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Homework Help: Simple Q-value calculation for n+14N -> 12C + t

  1. Dec 23, 2012 #1
    1. The problem statement, all variables and given/known data

    Apologies if this is in the wrong section, it seemed too basic to place in the advanced physics bit. I'm just trying to calculate the Q-value for the reaction process

    n + 14N → 12C + 3H

    3. The attempt at a solution

    The Q-value is just the difference in the nuclear masses on each side of the equation, I do some re-arranging to find out it's actually the difference in the mass excess of each atom on both sides of the equation. I'm using this site for the mass excesses;

    http://www.nndc.bnl.gov/amdc/masstables/Ame2003/mass.mas03 [Broken]

    For the neutron, 14N, 12C and 3H (tritium) the mass excesses are 8071.31710, 25251.164, 24926.178 and 14949.80600 keV respectively. I plug this in, and get the Q-value as -6.55 MeV, but I know the answer is meant to be -4.015MeV. Indeed, I've been told it is and also this Q-value calculator;


    Confirms it for me. So what could I be doing wrong? I'm definitely not typing it in to my calculator incorrectly!

    Edit: Aside note, I'm told that the neutron must have the threshold energy of 4.015MeV in the CM frame for this process to occur. Is there any reason it's specific to the CM frame? Is it to do with the fact that the total energy of the system in the CM frame is the minimal energy as seen from all possible inertial frames?
    Last edited by a moderator: May 6, 2017
  2. jcsd
  3. Dec 24, 2012 #2


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    Did you check the calculation with the masses of the nuclei? Maybe one of the values is wrong.

    Neutron energy is frame-dependent, so you need some specific frame to give the energy. You could use the frame of the target as well.
  4. Dec 24, 2012 #3


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    I agree with your mass excesses for the neutron and tritium (assuming that they are stationary). But I get something different for the mass excesses of 14N and 12C (Assuming that they too are stationary). The mass excess for 12C is simple, if you think about it. And I get something close to your mass excess for 14N, but not quite the same.

    Are you sure it is meant to be 4.015MeV in the centre of momentum frame? Don't you mean in the target frame? Think about how you are calculating your Q-value, you are assuming that none of the objects are moving, right? Then you are told that the Q-value will be -4.015MeV So for the energy to balance, you would need an extra 4.015MeV on the left hand side. Where could you get this energy from?
  5. Dec 24, 2012 #4
    I see my mistake. It's 14N and 12C, where 14 and 12 refer to the mass numbers. I was looking up Nitrogen and Carbon with 14 and 12 neutrons respectively (with mass numbers of 21 and 18 respectively). I was doing this late at night. I wonder sometimes how I put my clothes on in the morning....all by myself...it's amazing!

    But yeah, it's clear that the mass excess of 12C should be 0 since the atomic mass unit is measured relative to carbon-12, it's a twelfth of its mass. Should've realised that at the time.

    Hmm, I look at it this way. The Q-value is the energy released from the binding energy due to the nuclear reaction. This energy is shared into the KE of the constituents. Thus, if the projectile/target have no KE, the Q-value is directly equal to the sum of the KE of the produced particles. Hence, in this case, it can't make any sense for their sum to be negative.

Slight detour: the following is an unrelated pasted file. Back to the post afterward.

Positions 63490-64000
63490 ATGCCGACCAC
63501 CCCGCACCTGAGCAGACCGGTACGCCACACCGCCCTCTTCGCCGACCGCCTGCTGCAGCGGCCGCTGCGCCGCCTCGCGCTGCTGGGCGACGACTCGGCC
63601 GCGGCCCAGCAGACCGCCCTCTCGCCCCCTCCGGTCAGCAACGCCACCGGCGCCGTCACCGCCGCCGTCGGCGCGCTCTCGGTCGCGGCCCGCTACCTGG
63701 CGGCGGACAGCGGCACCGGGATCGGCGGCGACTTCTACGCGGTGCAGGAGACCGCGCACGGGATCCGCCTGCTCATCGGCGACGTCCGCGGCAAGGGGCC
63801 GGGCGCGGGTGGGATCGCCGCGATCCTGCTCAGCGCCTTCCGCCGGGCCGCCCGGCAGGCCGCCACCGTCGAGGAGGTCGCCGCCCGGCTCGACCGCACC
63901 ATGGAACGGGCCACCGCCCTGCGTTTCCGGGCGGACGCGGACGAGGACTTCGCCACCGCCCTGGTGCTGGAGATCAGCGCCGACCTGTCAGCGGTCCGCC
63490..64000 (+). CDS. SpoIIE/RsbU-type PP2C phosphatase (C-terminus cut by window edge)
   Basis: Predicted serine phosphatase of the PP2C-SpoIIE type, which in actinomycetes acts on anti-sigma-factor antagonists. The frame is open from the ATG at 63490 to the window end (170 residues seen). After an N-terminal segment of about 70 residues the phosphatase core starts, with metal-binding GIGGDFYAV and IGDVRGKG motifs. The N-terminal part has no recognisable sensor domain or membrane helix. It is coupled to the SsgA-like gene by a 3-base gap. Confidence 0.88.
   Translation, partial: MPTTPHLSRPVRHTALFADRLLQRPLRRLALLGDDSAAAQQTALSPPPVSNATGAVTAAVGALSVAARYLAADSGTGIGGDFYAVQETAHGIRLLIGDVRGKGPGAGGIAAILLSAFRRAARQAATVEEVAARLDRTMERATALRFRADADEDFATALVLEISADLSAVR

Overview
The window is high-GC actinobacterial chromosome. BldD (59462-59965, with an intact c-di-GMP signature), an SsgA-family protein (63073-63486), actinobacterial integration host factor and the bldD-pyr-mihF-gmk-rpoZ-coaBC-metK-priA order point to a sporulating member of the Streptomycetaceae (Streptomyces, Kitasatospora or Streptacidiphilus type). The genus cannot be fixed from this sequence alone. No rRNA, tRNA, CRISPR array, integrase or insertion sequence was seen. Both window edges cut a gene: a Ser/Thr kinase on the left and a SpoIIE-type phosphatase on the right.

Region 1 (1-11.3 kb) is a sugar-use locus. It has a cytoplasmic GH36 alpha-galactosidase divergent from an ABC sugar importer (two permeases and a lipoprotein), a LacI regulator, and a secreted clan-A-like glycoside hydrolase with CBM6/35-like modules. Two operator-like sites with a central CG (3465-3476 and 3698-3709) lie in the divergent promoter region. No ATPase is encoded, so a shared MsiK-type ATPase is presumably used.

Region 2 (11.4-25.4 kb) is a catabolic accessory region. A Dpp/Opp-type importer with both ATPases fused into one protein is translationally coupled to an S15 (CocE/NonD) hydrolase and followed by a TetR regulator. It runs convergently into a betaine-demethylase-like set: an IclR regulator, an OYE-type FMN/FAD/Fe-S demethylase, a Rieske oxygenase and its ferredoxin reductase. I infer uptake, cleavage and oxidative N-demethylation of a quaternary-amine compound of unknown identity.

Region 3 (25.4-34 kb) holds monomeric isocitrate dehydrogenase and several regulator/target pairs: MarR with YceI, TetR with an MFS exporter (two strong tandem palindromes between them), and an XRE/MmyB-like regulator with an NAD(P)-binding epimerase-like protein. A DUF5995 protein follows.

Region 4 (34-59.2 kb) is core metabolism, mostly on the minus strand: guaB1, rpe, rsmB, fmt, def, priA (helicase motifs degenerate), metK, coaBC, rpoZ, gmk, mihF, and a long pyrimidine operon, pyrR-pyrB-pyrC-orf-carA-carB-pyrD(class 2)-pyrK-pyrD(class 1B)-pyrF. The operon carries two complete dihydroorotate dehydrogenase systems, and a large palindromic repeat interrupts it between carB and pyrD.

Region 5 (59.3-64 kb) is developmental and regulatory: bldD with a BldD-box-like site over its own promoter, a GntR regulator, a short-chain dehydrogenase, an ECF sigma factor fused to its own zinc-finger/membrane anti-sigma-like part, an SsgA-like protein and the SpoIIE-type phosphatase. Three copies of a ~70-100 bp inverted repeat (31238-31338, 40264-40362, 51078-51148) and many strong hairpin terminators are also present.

When the projectile has KE, the Q-value is equal to the sum of the KE of the produced minus the KE of the projectile. Hence, if the KE of the neutron (projectile) is less than 4.015MeV, the sum of the KE of the produced must still be negative (still not making sense). At the very least for this reaction to occur and the KE sum of the produced to be positive or zero, the KE of the neutron must be equal to the Q-value.

    However, to answer mfb/Bruce about the target frame. Doesn't the energy of a system depend on what inertial frame you're measuring it in? What if, for example, the target and the projectile were moving in the same direction with NEARLY the same speed (the neutron being faster) such that the sum of their KEs in the stationary lab frame is enough to allow the reaction process to be possible. In the Nitrogen's frame of reference the neutron is traveling very slowly, and doesn't have enough energy to produce the reaction.

    Does this mean that for a reaction to occur, the reaction must be energetically possible in ALL frames of reference? And that if it's possible in one frame of reference it doesn't necessarily mean it occurs, since it may not be possible in another frame of reference?

    Wikipedia reveals to me that the CoM frame is the frame in which the energy of the system is the least, hence if it's possible in that frame it's possible in all other frames. Being possible in the target frame doesn't necessarily mean it's possible in the CM frame?
    Last edited: Dec 24, 2012
  6. Dec 24, 2012 #5


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    Right, and you get the lowest energy in the center of mass frame. This is useful for calculations, as you can assume that the products are at rest afterwards at threshold - you do not have to consider their kinetic energy. In all other frames, the products cannot be at rest (momentum conservation) and you have to calculate their kinetic energy.
    The sum of kinetic energy of the neutron and N14 should be 4.015MeV - in the center of mass system, most of this energy comes from the neutron.

    If it is possible in any frame, it is possible in all. "Reaction is possible" is coordinate independent.
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